The Algona Upper Des Moines from Algona, Iowa on April 22, 1896 · Page 4
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The Algona Upper Des Moines from Algona, Iowa · Page 4

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Algona, Iowa
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Wednesday, April 22, 1896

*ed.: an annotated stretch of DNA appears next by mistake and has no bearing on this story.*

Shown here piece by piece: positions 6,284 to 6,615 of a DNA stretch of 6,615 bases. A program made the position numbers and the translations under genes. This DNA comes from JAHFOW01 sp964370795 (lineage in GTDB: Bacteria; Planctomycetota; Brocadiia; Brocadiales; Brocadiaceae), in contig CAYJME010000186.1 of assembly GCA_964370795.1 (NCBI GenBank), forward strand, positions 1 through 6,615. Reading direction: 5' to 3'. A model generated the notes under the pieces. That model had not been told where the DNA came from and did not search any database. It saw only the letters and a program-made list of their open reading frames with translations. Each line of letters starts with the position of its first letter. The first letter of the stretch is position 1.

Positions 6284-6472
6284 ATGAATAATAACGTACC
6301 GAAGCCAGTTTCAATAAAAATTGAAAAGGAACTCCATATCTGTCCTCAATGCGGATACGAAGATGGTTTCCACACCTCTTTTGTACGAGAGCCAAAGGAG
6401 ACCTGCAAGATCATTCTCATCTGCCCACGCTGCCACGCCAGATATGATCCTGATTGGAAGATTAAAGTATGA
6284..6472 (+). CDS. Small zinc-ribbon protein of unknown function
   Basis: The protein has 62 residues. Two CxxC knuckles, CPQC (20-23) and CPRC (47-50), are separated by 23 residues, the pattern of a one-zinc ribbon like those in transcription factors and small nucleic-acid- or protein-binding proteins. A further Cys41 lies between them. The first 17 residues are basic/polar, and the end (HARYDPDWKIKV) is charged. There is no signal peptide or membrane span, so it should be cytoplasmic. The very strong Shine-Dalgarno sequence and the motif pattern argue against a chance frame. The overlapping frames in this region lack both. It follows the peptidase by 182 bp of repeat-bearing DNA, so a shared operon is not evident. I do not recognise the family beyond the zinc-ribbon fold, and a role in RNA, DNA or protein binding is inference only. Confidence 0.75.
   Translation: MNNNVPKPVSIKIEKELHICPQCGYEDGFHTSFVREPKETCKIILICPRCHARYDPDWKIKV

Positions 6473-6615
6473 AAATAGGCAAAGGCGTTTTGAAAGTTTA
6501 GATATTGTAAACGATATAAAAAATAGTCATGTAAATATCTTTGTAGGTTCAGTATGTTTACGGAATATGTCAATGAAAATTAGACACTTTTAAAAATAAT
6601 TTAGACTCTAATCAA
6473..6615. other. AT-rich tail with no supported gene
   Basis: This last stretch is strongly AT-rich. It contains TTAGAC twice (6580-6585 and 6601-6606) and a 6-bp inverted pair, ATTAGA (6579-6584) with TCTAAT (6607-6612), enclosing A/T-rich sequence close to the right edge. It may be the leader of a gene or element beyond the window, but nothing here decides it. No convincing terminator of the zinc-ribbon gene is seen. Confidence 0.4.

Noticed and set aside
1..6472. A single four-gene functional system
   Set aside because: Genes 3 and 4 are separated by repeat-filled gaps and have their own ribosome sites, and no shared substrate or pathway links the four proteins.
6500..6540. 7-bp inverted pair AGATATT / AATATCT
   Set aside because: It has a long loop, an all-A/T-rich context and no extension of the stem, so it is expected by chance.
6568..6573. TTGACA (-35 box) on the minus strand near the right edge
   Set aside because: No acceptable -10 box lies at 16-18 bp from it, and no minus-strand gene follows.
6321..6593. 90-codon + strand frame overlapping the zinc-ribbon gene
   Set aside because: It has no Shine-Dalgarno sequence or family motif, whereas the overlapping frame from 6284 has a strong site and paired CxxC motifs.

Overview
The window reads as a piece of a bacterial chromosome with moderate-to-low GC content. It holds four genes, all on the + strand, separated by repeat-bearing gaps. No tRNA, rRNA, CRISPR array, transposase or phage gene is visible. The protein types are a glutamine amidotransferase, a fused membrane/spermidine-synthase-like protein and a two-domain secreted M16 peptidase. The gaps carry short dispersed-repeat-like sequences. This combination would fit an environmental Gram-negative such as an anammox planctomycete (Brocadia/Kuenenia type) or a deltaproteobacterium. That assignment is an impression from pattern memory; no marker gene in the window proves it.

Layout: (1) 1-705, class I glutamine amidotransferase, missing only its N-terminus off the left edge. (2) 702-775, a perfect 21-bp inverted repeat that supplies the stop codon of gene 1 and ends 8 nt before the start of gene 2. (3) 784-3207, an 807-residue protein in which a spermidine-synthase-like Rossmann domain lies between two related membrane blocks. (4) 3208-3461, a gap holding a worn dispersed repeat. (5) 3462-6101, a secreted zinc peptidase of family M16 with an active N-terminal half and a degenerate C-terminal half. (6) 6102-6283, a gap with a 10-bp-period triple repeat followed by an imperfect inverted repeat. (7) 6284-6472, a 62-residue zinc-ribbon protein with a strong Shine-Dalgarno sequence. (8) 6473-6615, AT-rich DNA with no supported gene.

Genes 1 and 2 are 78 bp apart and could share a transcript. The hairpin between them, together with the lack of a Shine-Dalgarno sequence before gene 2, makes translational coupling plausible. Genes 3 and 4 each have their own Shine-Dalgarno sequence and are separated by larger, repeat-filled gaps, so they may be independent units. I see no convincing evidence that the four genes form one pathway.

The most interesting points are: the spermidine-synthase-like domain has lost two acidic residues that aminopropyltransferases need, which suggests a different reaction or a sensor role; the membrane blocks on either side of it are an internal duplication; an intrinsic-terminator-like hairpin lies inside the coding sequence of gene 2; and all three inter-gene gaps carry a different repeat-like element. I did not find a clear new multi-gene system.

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mw-^^ £l>£££-iE Y'l-^v-! ? ' fl '' i lake great cafe Id set eh of Interest is, Mil r el adelegatiofl ItiKoSSuth? the administration tHefi the csiihty afld went la foree to , but they did Hot have _ . ta duties of eiiiaettghip, oflghl la he ftshiltHed of hiffifteU it»d Feiura t6 the land from tf hefiea he -toJehttt^aifist, Besides to that eoa* iasttfcft Getirief look ao part. But i with the dotiflef out and out far Boles, ^aBd with the prospect of hid nbmiba- itlon fdf the presidency If Iowa stands by htm It Is possible for the tables to be turned. Hancock county bos chosen " a Boles delegation add Palo Alto will N 'without doubt. Kossuth lies between ,them and ought to be subject to similar Jawies & BeFfyhiU ia an Candidate fop eoflgress in the Seveuth district, aad If the 1 outcome of the contest IB Dee Moteee Is aa Mrs. evi deuce of Polk eouaty seHtiwent he is very likely to get the home delegation ' The whole matter hinges with the Courier. If Its earnestness for silver and for Boies is sufficient to lead It to take a stand It can control • the delegation, and in a close fight the Jtossutb, delegation might turn the scale. The gold standard men are aggressive. They will carry the conven- . tlon If they can and will give the silver Advocates no quarter. Gov. Boles has .^-met their challenge and it is a square fight. If the friends of silver do not show their colors in this emergency Vthey should forever after hold tlieir ,, peace. _ ,' " ' WELCOMED HOME. Representative Mayne enjoyed an not '- honor on his return to Bancroft usually accorded to members of the ' legislature. He was met at the depot r by a deputation of citizens, escorted to , a carriage, carried to Jefferson hall, . where the city had turned out in his honor, and made the hero of an elaborate banquet, with afull accompaniment of after dinner oratory, in which democrats and republicans joined. Thos. < Sherman's rock-ribbed democracy gave i way for the time being, and he presid- . ed as 'toastmaster, calling out Rev. Laidley, Father Schemmel, P. M. Barslou, J. B. Carr, and others. Mr. Mayne responded to Mayor Callanan's welcome vyith a few feeling words of , thanks, and later in the evening talked entertainingly of the work of the session. It was all in all a most enjoyable affair, a pleasant recognition of the . splendid services Mr. Mayne rendered :at Des Moines, and a fitting expression of the feeling of the entire county. frota'Capt. Hull, The captain has tnafly friends over the state who will regret his defeat, but all who knew Mr. Berryhlllin the legislature will recognize that be would add to and not detract /rota the present splendid Iowa delegation. He is a scholar, a man of affairs, an able public speaker^ and po- Besses more than the usual interest in matters affected by legislation. Everybody who has a reform to sug* fest in Iowa will have from now to Jan. 19 next to get it in shape for the legislature. The adoption of the new code will open the whole field of legislation. Senator Funk pays Representative Mayne a handsome compliment: "As an evidence that republics are not always ungrateful, we point with pride to the grand reception given Representative Mayne on his return to Kossuth county. Mr. Mayne made a most excellent record at Des Moines. The best elements of a legislative equipment are industry, conscience and common sense, and the gentleman from Kossuth is not lacking iri any of these essentials." It is pretty definitely rumored- that Hon. W. W. Cornwall of Spencer will be a candidate for Judge Thomas' place on the district bench. Mr. Cornwall is an experienced lawyer, and during the present session of the legislature has been chairman of the judiciary committee. He is amply qualified to honor the office if he should be chosen. Ruse, bad {selecting & la Bart, where he and C, will move Thursday of this Mft and Mrs. 0. will be greatly . Ai a S4 £*?? h ° 8ts of * &m friends frhd will Wish thett success wherever they go. The reason of the move is, as stated a few weeks ago ia these Columns, to be nearer; relatives. Mr, and Mfs! C. feel, in their dedittiag years, that they should dwell neaws? people of their °» tt b t«pd, As H daugh tef , Mrs, McDonald. resides in Buft they had decided to build there and Occupy their flew home at once. ^Tbe^Des Mplnes Capitol says « Mayne .Mart. Wbelan of Esthefvtlle broke the record at this session of the leglsla* lure. • He answered every roll call. He Was the only member not absent once. It is figured that If Iowa and Illinois send silver delegations to the democrat* to meeting in Chicago a silver man will be nominated for president. That means Gov. Boles. The Courier says nothing this week about Gov Boies*candidacy, but we are reliably informed that It will make a fight for a Boies' delegation from Kossuth. It can come close to Carrying the day, and the issue cannot well be avoided. Carroll Herald: As the statesmen return to their homos and resume their places among the common herd they will be reminded anew of the ingratitude of republics, for many of them will never, no never, draw a public salary State Register: The session of the legislature which is drawing to close nas been not a marked one, but still one that on the whole will stand well in the history of the state. In both the senate and the house are a large number of strong men. • _Des Moines Capital: "Judge Lot Thomas of the Buena Vista disrict has been a district judge twelve years and has no opposition for another term." It fftt.fi> ru '.iTtt-i Wallet Wetted, tne W«htegt6in eotte*- pondent of the Chicago times-iBerald, writes of Dolliver'ft latest Apeech. When bolllvet tA Iowa tbakes a speech the house sits back in its 856 chairs and listen* for wit of elocntloft. Some'tlmes It gets both. Ddllivet i« now and then dog- matical—Who is not Witb an election coming on and the country waitlhg to be saved! —but he is never dull. In his Speech on the filled cheese bih Mr. Dolliver was once or twice interrupted by Mr. Brnmm of Pennsylvania, and presently the Iowa man returned the compliment in a Very neat fashion, "Even the expert appraisers iir our custom house at New York," he'said, "are hardly able to tell the difference between a standard sample of woolen cloth and a bogus imitation, gently softened by glycer.'ne and brought up to full weight by adding a solution of raw tin. Only last year, in the state in which tny friend from Pennsylvania resides, a package of oleomargarine took the first prize offered for 'butter* at the Pennsylvania state fair, an award almost worthy of that early governor of Pennsylvania who used to complain of the people of Connecticut because they were selling his people nutmegs made of bass wood instead of the genuine sassafras. When the laughter roused by this happy historical reference had subsided Mr, Dol- llvercontinued. "The country cannot go on living under-a system like that." he said. "It Will not go on forever buying coffee grains delicately moulded out of blue mud. It will not go on buying lea that has been generously commingled with the dried leaves of the forest. It will n ot go on d rin king wine that has been manufactured in a cellar without the intervention of grapes, nor those other and more penetrating beverages that have entered into partnership with such a fatal assortment of explosive chemicals as greatly to facilitate thedescent of our fellow citizens, as the old negro preacher expressed it, down the lubricated steeps to the opaque profundity of damnation." A little later in the same speech Mr. Dolliver was interrupted by Mr. McMillen of Tennessee, who had something to Say about the large amount of money in the treasury. "The logic by which it is shown there is plenty of money in the treasury, that the receipts and expenditures are in accord," said Dolliver, "is the very same logic that could be fairly employed to demonstrate that that the prodigal son was an itinerant capitalist in search of a live stock invest' term bugaboO doesn't influence men; that did well enough lit the time of Hamilton and the federalist^ whCjit $•<•;, fe OPINIONS DIFFER. Secretary Carlisle made a speech in ", ( Chicago last Wednesday evening which was in effect an attack upon the whole - theory of bimetallism. In one place ~ 'he said: «." ? h \. i j ttempt to maintain what is called the double standard of value, that is, the attempt to keep the legal tender coins of ,- the two metals, gold and silver, in use as ••rmoney at the same time, upon a ratio of value fixed by law, has repeatedly been made by kings and parliaments in every civilized country in the world, and it has , failed again and again in every one of them, and it requires no gift of prophecy to foresee that it must continue to fail so long as seU interest constitutes a controlling factor - Jn tne business affairs of men." In 1879 Secretary McCulloch, at least equally as distinguished as a financier 1 and with a much better record as a "sound money "man delivered an address at Harvard university in which after reviewing all of the arguments ,. feoretary Carlisle now brings forth he -' fiaid: "It may be proper for one to say -in conclusion that without having given The Spencer papers have not announced any candidacy. Senator Punk says: " When definitely understood the record of the Twenty- sixth general assembly will be found worthy of approval." • That expresses a growing sentiment in the state. The Ledyard Leader says that gold is the money in which notes must be paid. We do not believe, that, there is a man in Kossuth county who ever paid a note in gold, or who was ever asked to, or who ever had any question raised about the kind of money he brought in. When one such case can be found there will be plenty of lime to discuss the difficulty the poor man has in obtaining gold. is_hardly likely that he will get through without opposition, although he is a very able lawyer and judge. Senator Just as the Courier had satisfied itself that the McKinley boom .was due to an A. P. A. movement in his favor, the A. P. A. came out with a declaration against MoKinley, The current Annals of Iowa contains a valuable and interesting sketch of _. . ,, Funk is all right. Frank Bicknell says in the Marshalltowu Times-Republican: He was at his desk and at work the earliest of any senator, nine mornings out of ten. He certainly did more hard work than any other senator I know of. He gaye his whole time to the work, and he accomplished something for this reason and because he had the bene'it of five years' experience. Des Moines Capital: Senator Funk and the senate committee of ways and means put in much time getting up a good revenue bill and the senate found on account of lack time that the bill must go over without consideration. This is the same fate that has overtaken the revenue bills for the past eighteen years. Senators Larrabee, Huteh- inson and Harsh had " ience that has now Funk. the same exper- come to Senator : to the subject of bimetallic money the careful consideration which it merited JJjad publicly in various ways ex, pressed the opinion that the world had -outgrown the need of silver as money, "-*, * * It is not a pleasant thing for 3 be compelled to acknowledge publicly a change of opinion upon >& -very important question. * * * i 'think that bimetallic money ought to and that it will eventually become (universal money," Secretary McCulloob summed up bis pf the whole matter in one sen- "The certain preventive of in the eoraparatjve value two metals wju be found in the what is known of the career of Julian Dubuque, the first white settler of Iowa. It is written by M. M. Ham, the veteran editor of the Dubuque Herald. He has spent a great deal of time in searching for authentic records and even then is able to give only meager details about this somewhat remarkable person. Congressman Dolliver will speak at the American club banquet at Pittsburg on Grant's birthday. IN THIS yEIGHBOBHOOD. Emmetsburg-has been having a little . The Carroll Herald takes an interest in Senator Funk's revenue bill: "Senator Funk gave the revenue question the most conscientious study durine- the session of the legislature and it is said that the bill reported by the committee of -ways and means was a meritorious one; and it is unfortunate that it was not considered and acted upon bv the general assembly." Again it says: "Senator Funk's conscientious and splendid work, as embodied in his bill ought not to be lost to the state We need a new system of revenue for the state and we need changes which shall enable officers to make a more just and equitable taxation of property. Burdens are not equally borne, and that is what Senator Funk's bill aimed at." 'Western Economist: No member of either house was more active and efficient m scouring the passage of the building and loan bill than the gentle- sketch. late to ment, and eating husks 'for his health under the advice of his physician. The exact lope that has been brought in here by my friend from Tennessee to show that the national income needs no addition could be properly used to show that Lazarus, luxuriating among the, rich man's dogs, was in reality engaged in organizing a loan -and trust company and collecting bread crumbs for his personal amusement." "I say," he concluded, "give the American cow a fair chance. She has been the faithful tervant of man. She landed with our ancestors at Plymouth Rock, and, tied behind the old weather-beaten emigrant wagon, she has marched, with the household goods of the pioneers who have taken possession of this continent, from ocean to ocean. She has increased and multiplied and replenished the earth, until today the ludustnes which she has made possible contribute annually to the wealth of the world more money than the great combination of modern capital—more than iron and steel, more than lumber and coal, more than cotton oud wheat, more than all the looms of New England, more than all the mysterious riches of gold and silver. I say, give the American cow a fair chance! For myself L am i? {, avor of ner monopoly—a monopoly that God gave her-in the production of butter and cheese. That is one monopoly that I am in favor of. And if every man in this house who iu the days of his boyhood got up at daylight to feed the cows and stayed up after dark in order to milk them- if every man who has churned actual cream with a reliable upright churn and has watched with a boy's enthusiasm the old- rashioned process of making cheese in the fh a r?,m its hoi '° r , nud repute, will stand by this bill, we will drive from the American barnyard the horde of counterfeiters and cheats at common law and keep them ou till the cows come home." (Loug-contiruec applause.) KELLEE AND BAKEB HELD. They nro Hound Over on the Charge of Selling i'ropurty that Had Ueeu Levied On. The trial of J. A. Keller and J. C. Baker, charged with selling hogs and heart favored ft limited monarchy; Mr. Cleveland is pre-eminently the stron est mah in the party, and he- would b a platform ifi himself." ffflE MOfif Attf Mr*. Sftrclictt, tforutfe Wheeler, fi«d \V. A. Wiiiifttttftota'8 DfttiKhief .toiii the Gt-ent Majority, Soloman N. and Mary Ann Sarchett, aged 84 afld 81 years, have be«fi living with theif son, Thomas, in Union township. Last week they came to visit their son here. Mrs. Sarchett went to bed as usual, but in the morning was found deadi The funeral was held Saturday, Rev. Southwell attending, and the remains were buried in the cemetery. Mrs. Sarcbett was born in Hagerstown. Md., and was the mother of eight children. She and Mr. Sarchett had lived together -62 years in happy married life. Two daughters, Mrs. Bumgardner, accompanied by her husband, and Mrs. McStey, came from Waterloo for the funeral and took their father home with them for a visit. Mrs. Sarchett was highly regarded by all who knew her and her death at a ripe old age crowns a life of usefulness and honor. A PIONfiEK (30NE. Horace Wheeler, whose illness was noted last week, died at his home in Union township last Wednesday morning. The funeral was held Thursday, the Grand Army taking charge. Rev. McGulre, the Methodist circuit rider, conducted the service. Mrs. Wheeler wasborti in Champlain, Canada, and was 56 years and 11 days old. He drove stage in an early day in the county and located in Union township nearly 30 years ago. He leaves a wife and two children, a son who is at home, and Mrs. Patterson of Algona. Mr. Wheeler was highly respected by all who knew him and his death is deeply mourned. a. f. Haggard & Abstracts, Real Collections, ALQQKA. The Fan Tan ISA Clear Havana? Cigar—__ For 5 Cents. ' The only clear Havana 5-cent cigar in Algoaj, A. B. CHAMBERS, Factory No. 71, state st., south of court hoasa w. A. WILLIAMSON'S DAUGHTER. The ten-year-old daughter of Mr find Mrs. W. A. Williamson died in Plum Creek township Friday night. The funeral was held Saturday and the remains were brought to Algona. The cause of death was inflammation of the ear resulting in blood poison. She had lived in Algona with her aunt, Mrs. McNall, and attended school. Her many friends will regret her untimely death. SOME NEW BOOKS. The Heading Room Adds n L,lst of Exceptionally Excellent .Literature. The following books have been added to the public library during the week: My Sister Henrietta, E. Renan; Mary Lyon Year Book, H. M. North; Alice and Phoebe Gary's poems; The Mikado's Empire, W. E. Grilles; Louisa M. Alcott's Life and Letters, and Little Women; Nellie's Silver Mine, H H Jackson; Jack the Hunchback, J. Otis; LEGAL. ***r***~<*S^i*^~>^\S ORIGINAL NOTICE. IN THE DISTRICT COURT County, Iowa—May " Rapids Savings Bi , Kleinpeter, Elizabeth Monroe, Sarah U. Lalhci, iB aao swelaaM First National Bank of Garner?lowa,T w 1 Rfihmn.llB. KiHir T.'no-ln,,^ Loan & Trust ' Schmalle, cont o said, claiming of you, the -said Louis inns t. f au ^\ interest thereon from D~ec~'>~ 1805, being the amount paid for toe state an3 ng two hundred and forty acres, together * vh °!w name heads this Mr, Mayne worked early and girl cooking contest. a handsome the ut the globe, diffusion depends upon their standard of " } 9 ng Dr. Kenney will build new home in Wesley, ' still , of J uly races. Harry Wilson won $61 in premiums at Humboldt's shooting.tournament, S. C, Higbee is back editing his Ren- wiok Times, He baa been in Florida Ril winter, The Rolfe city council has raised the city license on billiard and pool tables from m tQ $75 per year for each table? T, M. Clarlf, formerly of Fenton writes from Long Island, Kas., and says, "we are nil well and doing well," In the 460. perfect a measure which would be satisfactory to all parties concerned. He is n noft«.« „« *VT» ._ -v-r i •- - . *••*•« *«J lork, and sprang from After leaving completed hia -Irish parentage, the common schools he education in the North western Griffith i,Ill., Valparaiso, -ion, Pulton, , .. r --•" j of Iowa, from which latter institution he graduated in the class of 1882. He earned nearly all the money himself with which to pay for corn that Sheriff Samson had levied on under an attachment, was held in 'Squire Taylor's court Friday. The facts developed that the sheriff had levied on hogs, two cribs of corn and some machinery. Baker and Keller had sold part of the hogs and taken the remainder and most of the corn to Emmet county. There was enough property left to satisfy the judgment and this was sold, but thereupon Baker's mother came in and claimed ownership and replevmed the property. This left nothing for the judgment and the two were arrested. Their claim was that the property was exempt and not properly levied on, but 'Squire Taylor bound them over, Keller in/$500 bonds and Baker in $300, both of which were supplied by. Marsh Stephens, who is interested in the defense. Attorney Swelling defended and will fight the prosecution in the district Baker is only 17 years of a^e is older and a brother-in-law. ' Journey in the Orient, H. Butterworth; Elsie's Girlhood, Martha Fmley; Princess of Thule, Wm. Black; Snow Shoes and Sleds, Kirk Monroe Book of Golden Deeds, C. M. Young Boys in Blue, A. H. Hodge; Women of- the War, Frank Moore; Wisconsin Historical society collection volumes 10, II, 1^, 13. OITY SCHOOL NOTES. Friday, the 24th, is Arbor dav The day will be observed by the schools. ,The children have contributed pennies to buy trees for Arbor day and in this way have raised about So. The senior Latin class will read Vir- 4t4 U. C. BLAKE and 1 " T . c. RAYMOND, Attys. for Plaintiff. . t — ~...wu »»4.1J, i. QttU VII- gil during the present term instead of Cicero, as has been customary About thirty trees will be planted by the schools on Arbor day/ This will re- not heretofore occupied. If the weather is pleasant on Friday ORIGINAL NOTICE. afternoon, all the schools will assemble m front'of the high school building and engage in a brief program of Arbo? day exercises, after which they will re- nn.ip-l-.nt.1io astr <. »M«JT wui IB pair to the different out their separate exercises. In the . e meantime the planting of the trees wll! nroeress duninm *v<« _______ -•- V. r Attorney for Plaintiff. ADMINISTRATRIX'S NOTICE OF FINAL REPORT. estate of S* G. j progress exercises, the court. Keller Col. Clarke Talks, has been He says; . _.. B the teachers and pupils of the different Sin 1 " 88 ^ ? ut in turn to oversee the planting of their tree or trees, PAY YOUR DQG TAX, Now J S a Good Time to Sort Out the I>OKS Worth Paying O n. I^Wt'E-^rS issss^-vsgsy?- City Clerk, -on or before the • . notified that - ?^ s Ji l ! ei ;°l d , c ^e, fitted with last-named positron!R^:r f r T*'"- JI ;\ i ' ne wdidacy .... -.. J by President Cleveland B ° 16 , 8 ' 1° 1 ' wl '° m l have » >*™ne per-1 «• offensive partisanship. He has a l- 8011al affeqtion ' wlu »«» no figure It ways been an ardent working '•• llc ""' ----- ••• - 4 S"'e. in Boston block.-4 DID YOU EVER - r --,^ .. T , . --"-«|;jWIO, -iulrr, +'*JU 4 U (J JJj \ Kit ?M<™*«^^ before Carlisle fw»9 wag q , oreage gl JQ8 ia one year, The Ft, Dodge Post gays ' tt hye MRS. LIZZIE B. READ. NOTICE OF SPECIAL ELECTION OF IND. DISTRICT OF ALQOJJA hour* of 12 m anrt 7 „ E, 8 °ffl° e «. between the following : pronos?Hn£\5to a ,* wMo11 «»» the vote: "%nall P the inflmii 1 5 e ! u imitted to a bonds In the sum of qBv2S n ?nl n(i District Issue (87,000) for th? wmSS? KflXP I)Qll8rs school house? 1 ' " TfiA J?i?f?«°* bu *ldi»g a new the aepot school proBTtfwni 0 ^ ^posing of ted at the same time y be submit- Witness ourhandSthl al 3th da o A. ADMINISTRATION NOTICi, respect and , and aims to ty, signed and those i* « + $*UYv*QvM» ^fleceasea, AU - said estate .... -- the under- elajlmg against the h, briok building on erected by the Pol|»bi R q party has Emetsburg Tribune; aro beqpmjng TO BWIBIB8, .